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European Radiology

, Volume 29, Issue 7, pp 3348–3357 | Cite as

Deep learning for liver tumor diagnosis part II: convolutional neural network interpretation using radiologic imaging features

  • Clinton J. Wang
  • Charlie A. Hamm
  • Lynn J. Savic
  • Marc Ferrante
  • Isabel Schobert
  • Todd Schlachter
  • MingDe Lin
  • Jeffrey C. Weinreb
  • James S. Duncan
  • Julius ChapiroEmail author
  • Brian Letzen
Imaging Informatics and Artificial Intelligence

Abstract

Objectives

To develop a proof-of-concept “interpretable” deep learning prototype that justifies aspects of its predictions from a pre-trained hepatic lesion classifier.

Methods

A convolutional neural network (CNN) was engineered and trained to classify six hepatic tumor entities using 494 lesions on multi-phasic MRI, described in Part 1. A subset of each lesion class was labeled with up to four key imaging features per lesion. A post hoc algorithm inferred the presence of these features in a test set of 60 lesions by analyzing activation patterns of the pre-trained CNN model. Feature maps were generated that highlight regions in the original image that correspond to particular features. Additionally, relevance scores were assigned to each identified feature, denoting the relative contribution of a feature to the predicted lesion classification.

Results

The interpretable deep learning system achieved 76.5% positive predictive value and 82.9% sensitivity in identifying the correct radiological features present in each test lesion. The model misclassified 12% of lesions. Incorrect features were found more often in misclassified lesions than correctly identified lesions (60.4% vs. 85.6%). Feature maps were consistent with original image voxels contributing to each imaging feature. Feature relevance scores tended to reflect the most prominent imaging criteria for each class.

Conclusions

This interpretable deep learning system demonstrates proof of principle for illuminating portions of a pre-trained deep neural network’s decision-making, by analyzing inner layers and automatically describing features contributing to predictions.

Key Points

• An interpretable deep learning system prototype can explain aspects of its decision-making by identifying relevant imaging features and showing where these features are found on an image, facilitating clinical translation.

• By providing feedback on the importance of various radiological features in performing differential diagnosis, interpretable deep learning systems have the potential to interface with standardized reporting systems such as LI-RADS, validating ancillary features and improving clinical practicality.

• An interpretable deep learning system could potentially add quantitative data to radiologic reports and serve radiologists with evidence-based decision support.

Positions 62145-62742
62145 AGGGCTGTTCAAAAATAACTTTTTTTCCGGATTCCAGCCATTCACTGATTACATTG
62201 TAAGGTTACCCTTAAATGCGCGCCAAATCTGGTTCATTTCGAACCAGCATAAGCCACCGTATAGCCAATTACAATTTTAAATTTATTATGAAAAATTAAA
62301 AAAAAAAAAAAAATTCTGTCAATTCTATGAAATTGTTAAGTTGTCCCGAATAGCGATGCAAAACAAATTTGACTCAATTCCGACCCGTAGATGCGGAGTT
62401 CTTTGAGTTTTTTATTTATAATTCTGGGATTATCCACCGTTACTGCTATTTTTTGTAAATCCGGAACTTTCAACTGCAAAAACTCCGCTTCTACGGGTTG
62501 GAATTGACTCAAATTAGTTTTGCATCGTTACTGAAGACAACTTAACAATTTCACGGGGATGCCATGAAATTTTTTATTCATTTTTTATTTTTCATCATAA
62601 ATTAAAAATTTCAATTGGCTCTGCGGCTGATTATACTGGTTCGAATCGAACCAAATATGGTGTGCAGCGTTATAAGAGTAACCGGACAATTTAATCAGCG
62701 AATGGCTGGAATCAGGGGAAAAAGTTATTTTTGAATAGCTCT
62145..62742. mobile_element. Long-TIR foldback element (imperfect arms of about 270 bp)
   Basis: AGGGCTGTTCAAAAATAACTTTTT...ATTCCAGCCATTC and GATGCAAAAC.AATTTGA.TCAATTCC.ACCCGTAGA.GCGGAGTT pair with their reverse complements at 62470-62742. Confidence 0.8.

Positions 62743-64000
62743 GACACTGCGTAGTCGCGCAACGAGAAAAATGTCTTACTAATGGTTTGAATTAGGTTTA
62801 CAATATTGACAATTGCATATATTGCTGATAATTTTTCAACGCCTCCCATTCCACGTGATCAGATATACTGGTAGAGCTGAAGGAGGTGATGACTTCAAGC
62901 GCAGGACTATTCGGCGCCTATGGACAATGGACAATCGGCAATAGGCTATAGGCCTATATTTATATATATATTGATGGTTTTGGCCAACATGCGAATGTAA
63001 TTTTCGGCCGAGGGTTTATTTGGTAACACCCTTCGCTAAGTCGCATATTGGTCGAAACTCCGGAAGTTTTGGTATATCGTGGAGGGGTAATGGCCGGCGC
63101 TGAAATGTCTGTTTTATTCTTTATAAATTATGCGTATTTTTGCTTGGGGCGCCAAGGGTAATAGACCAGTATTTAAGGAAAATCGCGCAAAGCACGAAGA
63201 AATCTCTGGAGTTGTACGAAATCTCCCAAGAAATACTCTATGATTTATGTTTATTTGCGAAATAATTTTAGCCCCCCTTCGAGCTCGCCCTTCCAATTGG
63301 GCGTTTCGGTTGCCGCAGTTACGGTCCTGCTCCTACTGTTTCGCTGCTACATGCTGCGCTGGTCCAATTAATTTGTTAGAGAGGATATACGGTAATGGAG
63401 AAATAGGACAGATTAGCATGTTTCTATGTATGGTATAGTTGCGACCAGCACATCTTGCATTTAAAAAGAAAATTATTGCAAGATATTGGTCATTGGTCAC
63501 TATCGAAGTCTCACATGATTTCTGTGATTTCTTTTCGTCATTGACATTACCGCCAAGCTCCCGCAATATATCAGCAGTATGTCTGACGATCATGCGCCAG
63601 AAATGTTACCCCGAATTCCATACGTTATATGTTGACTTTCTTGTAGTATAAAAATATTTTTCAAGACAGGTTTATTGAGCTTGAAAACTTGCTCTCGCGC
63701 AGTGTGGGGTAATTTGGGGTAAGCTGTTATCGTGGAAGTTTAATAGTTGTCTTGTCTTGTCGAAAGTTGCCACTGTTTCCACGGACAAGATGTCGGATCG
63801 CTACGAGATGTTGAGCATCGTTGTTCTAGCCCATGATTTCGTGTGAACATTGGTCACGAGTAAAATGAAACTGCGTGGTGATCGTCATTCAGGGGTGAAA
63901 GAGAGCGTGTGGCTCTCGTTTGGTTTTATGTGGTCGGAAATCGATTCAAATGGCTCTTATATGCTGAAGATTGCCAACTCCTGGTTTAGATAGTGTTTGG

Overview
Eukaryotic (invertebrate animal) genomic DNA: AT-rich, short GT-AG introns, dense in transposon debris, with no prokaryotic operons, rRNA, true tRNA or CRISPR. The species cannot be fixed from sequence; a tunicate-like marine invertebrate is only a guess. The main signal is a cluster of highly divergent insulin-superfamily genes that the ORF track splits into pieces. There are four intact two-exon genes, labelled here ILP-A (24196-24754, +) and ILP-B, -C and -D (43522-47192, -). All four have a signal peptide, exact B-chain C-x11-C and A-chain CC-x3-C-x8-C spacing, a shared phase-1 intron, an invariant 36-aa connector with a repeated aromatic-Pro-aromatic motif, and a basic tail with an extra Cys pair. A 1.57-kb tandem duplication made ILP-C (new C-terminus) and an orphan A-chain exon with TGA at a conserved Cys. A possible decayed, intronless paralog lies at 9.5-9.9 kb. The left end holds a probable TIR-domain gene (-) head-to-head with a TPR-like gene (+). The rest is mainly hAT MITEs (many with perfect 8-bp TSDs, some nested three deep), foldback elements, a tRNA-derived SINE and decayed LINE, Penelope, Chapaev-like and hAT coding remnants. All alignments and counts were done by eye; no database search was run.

Keywords

Liver cancer Artificial intelligence Deep learning 

Abbreviations

CNN

Convolutional neural network

CRC

Colorectal carcinoma

DL

Deep learning

FNH

Focal nodular hyperplasia

HCC

Hepatocellular carcinoma

ICC

Intrahepatic cholangiocarcinoma

LI-RADS

Liver Imaging Reporting and Data System

PPV

Positive predictive value

Sn

Sensitivity

Notes

Funding

BL and CW received funding from the Radiological Society of North America (RSNA Research Resident Grant No. RR1731). JD, JC, ML, and CW received funding from the National Institutes of Health (NIH/NCI R01 CA206180).

Compliance with ethical standards

Guarantor

The scientific guarantor of this publication is Julius Chapiro.

Conflict of interest

The authors of this manuscript declare relationships with the following companies: JW: Bracco Diagnostics, Siemens AG; ML: Pro Medicus Limited; JC: Koninklijke Philips, Guerbet SA, Eisai Co.

Statistics and biometry

One of the authors has significant statistical expertise.

Informed consent

Written informed consent was waived by the Institutional Review Board.

Ethical approval

Institutional Review Board approval was obtained.

Methodology

• retrospective

• experimental

• performed at one institution

Supplementary material

330_2019_6214_MOESM1_ESM.pdf (29 kb)
ESM 1 (PDF 28.6 kb)

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Copyright information

© European Society of Radiology 2019

Authors and Affiliations

  • Clinton J. Wang
    • 1
  • Charlie A. Hamm
    • 1
    • 2
  • Lynn J. Savic
    • 1
    • 2
  • Marc Ferrante
    • 1
  • Isabel Schobert
    • 1
    • 2
  • Todd Schlachter
    • 1
  • MingDe Lin
    • 1
  • Jeffrey C. Weinreb
    • 1
  • James S. Duncan
    • 1
    • 3
  • Julius Chapiro
    • 1
    Email author
  • Brian Letzen
    • 1
  1. 1.Department of Radiology and Biomedical ImagingYale School of MedicineNew HavenUSA
  2. 2.Institute of RadiologyCharité - Universitätsmedizin Berlin, Corporate Member of Freie Universität Berlin, Humboldt-Universität, and Berlin Institute of HealthBerlinGermany
  3. 3.Department of Biomedical EngineeringYale School of Engineering and Applied ScienceNew HavenUSA

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